The Piper 20

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Being told to stay at home for three days was the least of their worries.

Michael and Chris had not been excluded, they had been advised. The advice was that it would be wise to keep away for a while whilst things had the chance to cool down. The days had passed quickly.

Returning to Shagness was not the problem they thought it was going to be. If they had been expecting a rematch – them against the rest of the school, say – it didn’t happen. Instead, they were welcomed by something that fell only a little short of indifference, an indifference that was mixed with not a little respect. The situation was made all the better by the non-appearance of their main antagonists; Podrall’s gang were not in school. Chris and Michael would soon come to realise that attendance was not quite as obligatory as it should have been.

After entering the school yard, finding it hostile-free, they said goodbye and went to their separate registrations. Outside, a flock of birds descended upon the detritus left behind by the school’s inmates.

“Good morning, Mr Andrews, I hope you enjoyed your little holiday from school?”

It was Mr Hunter and Michael turned to answer him.

“Yes, thank you, sir. I think it’s taken the heat out of it a bit.”

“Don’t rely on that, Mr Andrews, those lads are like a pack of wolves, they never give up. I’m afraid that they have your scent in their nostrils and they will not stop until they have tasted blood. You had better be careful.”

“It was just a fight, sir, nothing too serious.”

“In the old days I would have agreed with you, but things have changed.”

There was a shadow that fell across his expression like the promise of incoming cloud. Michael had seen this before in his mother when she went through the bad days.

“I’m sure we can take care of ourselves, but thanks again.”

“Before you go, Michael, just out of interest, what’s your favourite subject?”

“I would have said English a few months back, but now I think that History has the call. I love learning about things that have happened, that have changed the world and I particularly love your lessons.”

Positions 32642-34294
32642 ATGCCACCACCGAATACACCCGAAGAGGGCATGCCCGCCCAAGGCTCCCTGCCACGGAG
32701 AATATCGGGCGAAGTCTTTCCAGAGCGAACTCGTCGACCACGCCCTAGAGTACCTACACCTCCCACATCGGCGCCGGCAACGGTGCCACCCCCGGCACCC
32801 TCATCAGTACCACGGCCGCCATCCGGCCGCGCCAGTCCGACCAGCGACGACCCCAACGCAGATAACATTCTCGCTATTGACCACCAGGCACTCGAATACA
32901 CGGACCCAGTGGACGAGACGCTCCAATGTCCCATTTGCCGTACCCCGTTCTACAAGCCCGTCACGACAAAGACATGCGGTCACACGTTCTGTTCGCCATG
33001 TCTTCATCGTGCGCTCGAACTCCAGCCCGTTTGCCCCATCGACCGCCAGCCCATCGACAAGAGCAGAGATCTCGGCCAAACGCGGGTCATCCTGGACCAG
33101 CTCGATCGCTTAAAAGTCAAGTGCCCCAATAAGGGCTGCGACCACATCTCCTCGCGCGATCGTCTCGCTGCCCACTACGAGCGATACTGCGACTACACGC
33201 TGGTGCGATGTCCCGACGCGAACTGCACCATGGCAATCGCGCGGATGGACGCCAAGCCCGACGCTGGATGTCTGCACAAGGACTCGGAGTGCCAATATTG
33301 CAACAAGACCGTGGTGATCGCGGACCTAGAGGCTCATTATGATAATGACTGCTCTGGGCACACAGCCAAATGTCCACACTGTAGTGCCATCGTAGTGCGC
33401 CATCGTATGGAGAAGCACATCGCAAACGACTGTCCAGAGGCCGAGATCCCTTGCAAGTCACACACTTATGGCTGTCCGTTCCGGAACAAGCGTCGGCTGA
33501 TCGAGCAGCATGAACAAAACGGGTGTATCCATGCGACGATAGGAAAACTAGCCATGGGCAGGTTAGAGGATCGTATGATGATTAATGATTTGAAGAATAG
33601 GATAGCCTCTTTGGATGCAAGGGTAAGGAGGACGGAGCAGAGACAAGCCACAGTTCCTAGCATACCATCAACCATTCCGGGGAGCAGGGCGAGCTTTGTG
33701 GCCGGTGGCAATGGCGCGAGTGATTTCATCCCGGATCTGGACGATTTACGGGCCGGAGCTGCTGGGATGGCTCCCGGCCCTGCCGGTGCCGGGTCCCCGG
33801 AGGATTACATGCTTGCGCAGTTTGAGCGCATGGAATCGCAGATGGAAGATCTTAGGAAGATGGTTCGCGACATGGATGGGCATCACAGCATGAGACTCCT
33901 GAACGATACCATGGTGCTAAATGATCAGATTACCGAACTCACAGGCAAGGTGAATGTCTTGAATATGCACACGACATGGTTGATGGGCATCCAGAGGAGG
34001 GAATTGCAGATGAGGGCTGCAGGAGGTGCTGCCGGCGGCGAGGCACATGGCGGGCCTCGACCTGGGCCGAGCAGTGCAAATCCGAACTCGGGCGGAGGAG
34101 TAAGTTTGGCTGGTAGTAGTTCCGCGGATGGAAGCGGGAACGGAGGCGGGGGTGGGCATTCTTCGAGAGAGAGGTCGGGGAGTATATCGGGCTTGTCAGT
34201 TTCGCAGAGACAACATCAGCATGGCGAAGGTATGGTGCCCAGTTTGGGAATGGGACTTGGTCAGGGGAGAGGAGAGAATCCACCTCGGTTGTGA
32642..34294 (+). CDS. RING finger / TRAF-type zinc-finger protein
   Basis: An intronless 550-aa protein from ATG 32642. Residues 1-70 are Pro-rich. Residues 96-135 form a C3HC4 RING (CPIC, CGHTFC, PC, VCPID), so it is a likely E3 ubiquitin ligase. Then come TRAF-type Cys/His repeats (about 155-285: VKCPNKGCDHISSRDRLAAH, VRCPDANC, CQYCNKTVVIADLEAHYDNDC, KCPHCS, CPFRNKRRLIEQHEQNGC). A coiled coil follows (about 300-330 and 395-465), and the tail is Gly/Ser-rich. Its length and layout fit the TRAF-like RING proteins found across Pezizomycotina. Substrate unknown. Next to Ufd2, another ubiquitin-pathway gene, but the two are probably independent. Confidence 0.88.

“Bright boy on both counts. Do you know anything about the Zulu uprising against the British?”

“You mean like the film, Zulu?”

“Just that. Remember that a small number of soldiers, mainly Welshmen, were able to fight off the massed ranks of the Zulu impi for a few days without being wiped out. Now that’s what I called bravery in the face of overwhelming odds. However, a true historian would also point to the fact that the same impi had wiped out a much larger force earlier the previous day slaughtering almost everyone down to the last man.”

“So what are you saying, sir?”

“Don’t take your eye off proceedings, don’t relax. There is always another battle waiting to happen.”

As Mr Hunter walked away, Michael considered this.

For some reason, he listened to the advice given by this teacher, a man who had greeted them on their arrival at Shagness and who had saved them from immediate trouble. Not for a long time had he trusted anybody outside of his family, but here he believed that he could. The school might be a place fit for little more than a roll-call and thuggishness, but Mr Hunter had created a small oasis of learning and safety in which more civilised seeds could be sown.

Nevertheless, he would keep his eyes open and his wits about him for the second wave which he knew was bound to come.

 

 

 

 

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